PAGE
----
Spencer West © Photos by Ryan Bolton Photography 2021
By Allie Murray
At the age of five, Spencer West lost both legs from the pelvis down due to a genetic disease. Having to learn how to navigate a world set against those with disabilities, he began his mission to redefine what living with disabilities meant, showcasing that he—and anyone—could do whatever they put their mind to.
Today, West works as a motivational speaker, a content creator, and a disability and LGBTQ+ activist.
Over the course of his life, West never aspired to be a motivational speaker. However, in 2008, he went on a volunteer trip to East Africa and had the opportunity to spend time with the kids of the school they were visiting. It was an opportunity that changed his life.
“They were eager to learn all about me and asked many of the questions I have been asked my whole life, ‘What happened to your legs?’ ‘How do you go to the bathroom?’ ‘Can you drive a car?’ But at the end, after answering all their inquiries, a young girl raised her hand and when translated from Swahili said, ‘I didn’t know that this sort of thing’ meaning the loss of my legs ‘could happen to white people too.’ That sentence stopped me cold,”
After returning from Africa, West quit his corporate job in Arizona and moved to Canada to work with the organization he had been volunteering with and began his journey as a motivational speaker, later starting his own business both as a speaker and content creator.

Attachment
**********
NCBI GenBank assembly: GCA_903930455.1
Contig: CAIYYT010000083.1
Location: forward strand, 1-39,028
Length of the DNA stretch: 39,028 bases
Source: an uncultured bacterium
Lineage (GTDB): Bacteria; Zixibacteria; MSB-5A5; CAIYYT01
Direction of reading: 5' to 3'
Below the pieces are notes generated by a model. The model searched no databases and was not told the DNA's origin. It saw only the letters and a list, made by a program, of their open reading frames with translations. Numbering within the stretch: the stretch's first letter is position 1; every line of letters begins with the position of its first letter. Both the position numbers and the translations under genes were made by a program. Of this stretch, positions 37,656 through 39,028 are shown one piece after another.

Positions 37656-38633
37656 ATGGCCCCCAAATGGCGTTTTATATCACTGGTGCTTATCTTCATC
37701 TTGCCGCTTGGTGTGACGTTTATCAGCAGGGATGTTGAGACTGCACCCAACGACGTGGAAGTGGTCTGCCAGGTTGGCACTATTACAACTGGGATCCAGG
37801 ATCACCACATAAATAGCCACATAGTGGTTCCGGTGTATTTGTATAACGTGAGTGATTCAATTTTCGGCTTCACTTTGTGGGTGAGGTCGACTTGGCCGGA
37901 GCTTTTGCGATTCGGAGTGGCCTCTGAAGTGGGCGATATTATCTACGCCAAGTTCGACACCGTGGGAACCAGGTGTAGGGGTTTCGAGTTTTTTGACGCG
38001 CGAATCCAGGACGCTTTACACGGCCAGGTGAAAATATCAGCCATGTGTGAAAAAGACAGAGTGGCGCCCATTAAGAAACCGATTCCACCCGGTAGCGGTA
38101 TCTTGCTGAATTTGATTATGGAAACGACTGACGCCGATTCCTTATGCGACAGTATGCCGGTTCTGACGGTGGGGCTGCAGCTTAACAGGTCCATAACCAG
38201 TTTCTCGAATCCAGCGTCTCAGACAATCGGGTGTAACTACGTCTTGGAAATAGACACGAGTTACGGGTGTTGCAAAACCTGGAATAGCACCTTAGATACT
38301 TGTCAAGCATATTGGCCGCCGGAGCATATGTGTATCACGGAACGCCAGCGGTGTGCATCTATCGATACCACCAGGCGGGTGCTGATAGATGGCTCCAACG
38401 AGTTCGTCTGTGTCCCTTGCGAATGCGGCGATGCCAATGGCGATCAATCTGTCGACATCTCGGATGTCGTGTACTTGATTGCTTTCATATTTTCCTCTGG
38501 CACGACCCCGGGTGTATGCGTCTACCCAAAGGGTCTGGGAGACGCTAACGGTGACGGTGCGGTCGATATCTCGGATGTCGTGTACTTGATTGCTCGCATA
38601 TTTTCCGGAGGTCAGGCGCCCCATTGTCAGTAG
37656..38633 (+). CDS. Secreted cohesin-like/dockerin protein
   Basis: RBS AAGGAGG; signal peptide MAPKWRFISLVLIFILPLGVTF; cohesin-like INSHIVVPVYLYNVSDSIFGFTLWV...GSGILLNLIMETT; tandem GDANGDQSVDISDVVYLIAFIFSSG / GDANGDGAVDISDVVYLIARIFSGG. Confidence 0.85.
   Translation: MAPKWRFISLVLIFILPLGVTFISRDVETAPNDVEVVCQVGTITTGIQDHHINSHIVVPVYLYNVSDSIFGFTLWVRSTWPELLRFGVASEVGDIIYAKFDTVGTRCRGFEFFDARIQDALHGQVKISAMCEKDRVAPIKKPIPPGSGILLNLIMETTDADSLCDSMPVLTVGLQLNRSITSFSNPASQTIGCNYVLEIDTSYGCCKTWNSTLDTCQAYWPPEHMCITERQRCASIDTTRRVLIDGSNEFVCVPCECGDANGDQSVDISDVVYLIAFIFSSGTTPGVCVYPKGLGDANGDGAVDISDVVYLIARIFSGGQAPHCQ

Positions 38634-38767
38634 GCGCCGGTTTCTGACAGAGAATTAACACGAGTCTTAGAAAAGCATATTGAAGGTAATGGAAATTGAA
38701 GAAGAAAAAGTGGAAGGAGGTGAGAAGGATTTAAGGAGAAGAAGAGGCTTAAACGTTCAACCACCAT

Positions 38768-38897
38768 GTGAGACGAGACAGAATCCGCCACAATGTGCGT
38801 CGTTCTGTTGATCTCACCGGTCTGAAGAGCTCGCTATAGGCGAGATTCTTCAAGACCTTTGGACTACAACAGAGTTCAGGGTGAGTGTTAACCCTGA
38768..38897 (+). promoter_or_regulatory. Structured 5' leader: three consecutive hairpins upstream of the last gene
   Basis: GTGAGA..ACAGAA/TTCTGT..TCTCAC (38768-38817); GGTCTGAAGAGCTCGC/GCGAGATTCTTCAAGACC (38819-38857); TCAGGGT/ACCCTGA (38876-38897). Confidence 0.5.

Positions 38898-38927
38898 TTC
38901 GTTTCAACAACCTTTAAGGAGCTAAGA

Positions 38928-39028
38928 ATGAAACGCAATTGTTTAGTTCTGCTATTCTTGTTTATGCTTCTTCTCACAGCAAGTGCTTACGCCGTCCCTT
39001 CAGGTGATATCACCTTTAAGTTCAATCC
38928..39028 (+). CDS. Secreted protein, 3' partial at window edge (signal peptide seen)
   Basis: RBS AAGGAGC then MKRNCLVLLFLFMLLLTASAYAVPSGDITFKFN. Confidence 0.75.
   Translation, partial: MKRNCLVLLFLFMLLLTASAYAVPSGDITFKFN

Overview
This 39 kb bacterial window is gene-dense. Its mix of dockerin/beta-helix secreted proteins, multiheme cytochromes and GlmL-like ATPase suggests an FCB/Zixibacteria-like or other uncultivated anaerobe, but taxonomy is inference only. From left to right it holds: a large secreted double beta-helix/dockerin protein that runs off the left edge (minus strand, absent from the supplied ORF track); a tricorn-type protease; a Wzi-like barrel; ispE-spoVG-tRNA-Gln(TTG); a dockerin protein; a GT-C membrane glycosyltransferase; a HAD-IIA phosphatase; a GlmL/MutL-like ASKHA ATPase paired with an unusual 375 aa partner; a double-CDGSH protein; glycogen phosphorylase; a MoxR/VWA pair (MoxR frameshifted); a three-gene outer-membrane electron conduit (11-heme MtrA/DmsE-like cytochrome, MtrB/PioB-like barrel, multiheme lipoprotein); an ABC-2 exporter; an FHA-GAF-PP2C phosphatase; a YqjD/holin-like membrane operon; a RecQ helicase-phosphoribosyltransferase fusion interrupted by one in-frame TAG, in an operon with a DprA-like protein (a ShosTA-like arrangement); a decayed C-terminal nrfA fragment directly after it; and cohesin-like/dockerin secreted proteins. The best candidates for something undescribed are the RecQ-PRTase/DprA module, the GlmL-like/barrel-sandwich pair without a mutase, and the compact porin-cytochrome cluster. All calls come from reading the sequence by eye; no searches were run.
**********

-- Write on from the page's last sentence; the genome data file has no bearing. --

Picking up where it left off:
West’s story quickly inspired everyone he spoke with, which led him to opening for Demi Lovato’s 2014 World Tour, starring in the documentary “Redefine Possible: The Story of Spencer West,” writing and publishing a
memoir titled “Standing Tall: My Journey,” and even climbing Mount Kilimanjaro.
Similarly, West’s story took the social media world by storm, garnering him 179,000 followers on Instagram and 3.7 million followers on TikTok.
“One of the positive things about social media is that it allows you to access and connect with a global audience,” West shared. “For many folks with disabilities that has become a very important tool to telling our stories and discussing the barriers we face. But truthfully, social media is the wild west, you never know what people are going to like and what content will do well. For me, as long as my content has a mixture of heart, humour, honesty, and awareness, I’ve done my job.”
A driving force for West as he began his content creation and motivational speaking career was to show others that they weren’t alone.
“Any time I receive feedback from a young person or adult disabled or nondisabled that says I empowered them to come out or live their life more authentically, that’s what really touches my heart,” he said. “Growing up in a small town in Wyoming in the 90’s there was almost zero queer representation on tv, in the media or elsewhere, especially when it came to queer disabled folks. I hope I can be another face in the crowd that says we exist, you’re not alone and when you’re ready we’ll be here with open arms because your life has meaning and value.”
In his speeches, West encourages audiences to redefine possibility and embrace the mindset that anyone can overcome obstacles.